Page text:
Midwest farmers brace for heightened struggle with weeds in 2016

Palmer amaranth, a persistent weed problem in the South, has found a new home in the Illinois.
Palmer amaranth, a persistent weed problem in the South, has found a new home in the Illinois. | File photo

Heavy weed pressure is expected for the 2016 growing season following heavy rainfall in the Midwest last year that delayed herbicide applications and caused weed seeds to spread to new areas because of flooding.

Palmer amaranth, a persistent weed problem in the South, has found a new home in the Illinois, according to University of Illinois Extension studies. As a result of the extensive rainfall, Syngenta expects waterhemp and marestail weeds to also be a problem for soybeans.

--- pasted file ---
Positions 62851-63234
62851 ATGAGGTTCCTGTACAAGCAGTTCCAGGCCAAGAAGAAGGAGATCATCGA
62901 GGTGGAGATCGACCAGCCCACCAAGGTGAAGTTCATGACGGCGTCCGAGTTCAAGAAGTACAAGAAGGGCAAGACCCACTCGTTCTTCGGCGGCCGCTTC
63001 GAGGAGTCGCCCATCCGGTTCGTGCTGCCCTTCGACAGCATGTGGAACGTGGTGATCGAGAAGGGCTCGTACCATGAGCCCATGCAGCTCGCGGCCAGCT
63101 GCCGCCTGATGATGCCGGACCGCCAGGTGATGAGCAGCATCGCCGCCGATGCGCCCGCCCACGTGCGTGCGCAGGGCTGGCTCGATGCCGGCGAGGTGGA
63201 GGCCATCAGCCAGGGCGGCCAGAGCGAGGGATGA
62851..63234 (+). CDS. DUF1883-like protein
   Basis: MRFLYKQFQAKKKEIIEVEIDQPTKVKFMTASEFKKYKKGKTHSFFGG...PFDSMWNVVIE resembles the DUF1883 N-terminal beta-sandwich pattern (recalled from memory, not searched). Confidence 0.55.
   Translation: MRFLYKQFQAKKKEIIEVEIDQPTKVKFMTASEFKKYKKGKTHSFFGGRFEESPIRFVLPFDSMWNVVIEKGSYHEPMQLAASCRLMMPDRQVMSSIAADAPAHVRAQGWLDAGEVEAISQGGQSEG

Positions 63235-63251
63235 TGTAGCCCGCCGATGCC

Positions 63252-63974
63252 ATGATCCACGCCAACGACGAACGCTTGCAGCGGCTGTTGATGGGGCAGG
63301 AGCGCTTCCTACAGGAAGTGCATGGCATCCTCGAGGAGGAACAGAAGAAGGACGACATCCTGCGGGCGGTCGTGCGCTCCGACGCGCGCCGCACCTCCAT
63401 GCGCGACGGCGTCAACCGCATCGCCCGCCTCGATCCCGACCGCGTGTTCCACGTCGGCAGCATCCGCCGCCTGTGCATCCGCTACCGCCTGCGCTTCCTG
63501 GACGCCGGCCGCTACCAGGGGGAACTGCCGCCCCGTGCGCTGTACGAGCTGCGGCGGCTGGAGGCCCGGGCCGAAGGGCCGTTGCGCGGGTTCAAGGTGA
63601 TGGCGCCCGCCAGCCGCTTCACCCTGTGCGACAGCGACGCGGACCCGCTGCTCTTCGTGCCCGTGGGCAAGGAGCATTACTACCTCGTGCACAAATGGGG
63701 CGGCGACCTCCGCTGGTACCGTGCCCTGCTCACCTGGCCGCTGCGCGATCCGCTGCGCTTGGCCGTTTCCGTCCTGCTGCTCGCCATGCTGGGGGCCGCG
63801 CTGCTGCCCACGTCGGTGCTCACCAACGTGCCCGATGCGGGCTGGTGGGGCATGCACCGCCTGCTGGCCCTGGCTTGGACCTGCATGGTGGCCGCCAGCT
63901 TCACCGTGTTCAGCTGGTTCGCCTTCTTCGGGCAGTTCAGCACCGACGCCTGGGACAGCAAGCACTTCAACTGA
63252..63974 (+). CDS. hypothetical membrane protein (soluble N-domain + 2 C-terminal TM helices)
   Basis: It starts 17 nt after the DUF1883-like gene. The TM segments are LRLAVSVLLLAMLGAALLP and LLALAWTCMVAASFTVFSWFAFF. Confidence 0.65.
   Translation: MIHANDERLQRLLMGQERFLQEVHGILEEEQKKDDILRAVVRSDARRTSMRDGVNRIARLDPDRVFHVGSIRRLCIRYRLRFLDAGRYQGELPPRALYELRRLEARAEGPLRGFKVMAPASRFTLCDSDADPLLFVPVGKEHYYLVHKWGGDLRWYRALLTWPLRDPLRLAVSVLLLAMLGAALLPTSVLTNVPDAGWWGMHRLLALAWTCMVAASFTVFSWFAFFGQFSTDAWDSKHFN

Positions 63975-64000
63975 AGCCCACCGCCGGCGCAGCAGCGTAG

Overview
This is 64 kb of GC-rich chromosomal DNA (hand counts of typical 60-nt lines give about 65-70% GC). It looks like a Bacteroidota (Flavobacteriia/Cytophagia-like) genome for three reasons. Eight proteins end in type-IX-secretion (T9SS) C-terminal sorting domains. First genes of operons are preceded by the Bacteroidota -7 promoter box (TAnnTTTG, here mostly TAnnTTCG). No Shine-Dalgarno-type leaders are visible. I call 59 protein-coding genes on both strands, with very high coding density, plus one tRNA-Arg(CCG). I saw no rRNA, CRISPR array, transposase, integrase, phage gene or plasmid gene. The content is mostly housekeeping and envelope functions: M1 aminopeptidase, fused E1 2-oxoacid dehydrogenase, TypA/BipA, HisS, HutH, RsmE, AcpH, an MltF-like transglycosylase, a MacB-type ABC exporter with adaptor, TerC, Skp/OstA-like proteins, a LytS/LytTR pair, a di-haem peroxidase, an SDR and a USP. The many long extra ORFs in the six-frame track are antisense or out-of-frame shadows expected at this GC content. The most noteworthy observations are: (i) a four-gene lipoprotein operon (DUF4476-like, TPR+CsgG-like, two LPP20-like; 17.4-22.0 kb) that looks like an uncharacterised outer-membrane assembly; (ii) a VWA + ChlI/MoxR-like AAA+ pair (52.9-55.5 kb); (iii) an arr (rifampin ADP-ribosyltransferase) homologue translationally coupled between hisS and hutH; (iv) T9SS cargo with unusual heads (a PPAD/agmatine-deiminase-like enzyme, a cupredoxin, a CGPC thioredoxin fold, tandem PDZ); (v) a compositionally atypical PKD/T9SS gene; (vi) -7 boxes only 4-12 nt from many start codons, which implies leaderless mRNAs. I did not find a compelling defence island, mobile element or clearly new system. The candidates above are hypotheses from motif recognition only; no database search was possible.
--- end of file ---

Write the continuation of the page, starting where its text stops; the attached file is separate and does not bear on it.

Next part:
“You have to start clean. You cannot go out and plant into a field that has any live weeds in it anymore,” Phil Krieg, Syngenta's agronomic service representative, said. “You have to get rid of those in a burndown application. Secondly, you have to get good residual products applied to the soil that have effective multiple modes of action for the specific weeds that you’re trying to control.”

Three products offered by Syngenta can help weed control, especially if farmers start their weed control program early. The BroadAxe XC and Boundary 6.5 EC herbicides are specifically designed for pre-emergent, long last residual weed control. 

The herbicide Flexstar GT 3.5 can follow up the pre-emergent herbicides to combat weeds resistant to glyphosate and ALS inhibitors.

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Syngenta Basel, Switzerland

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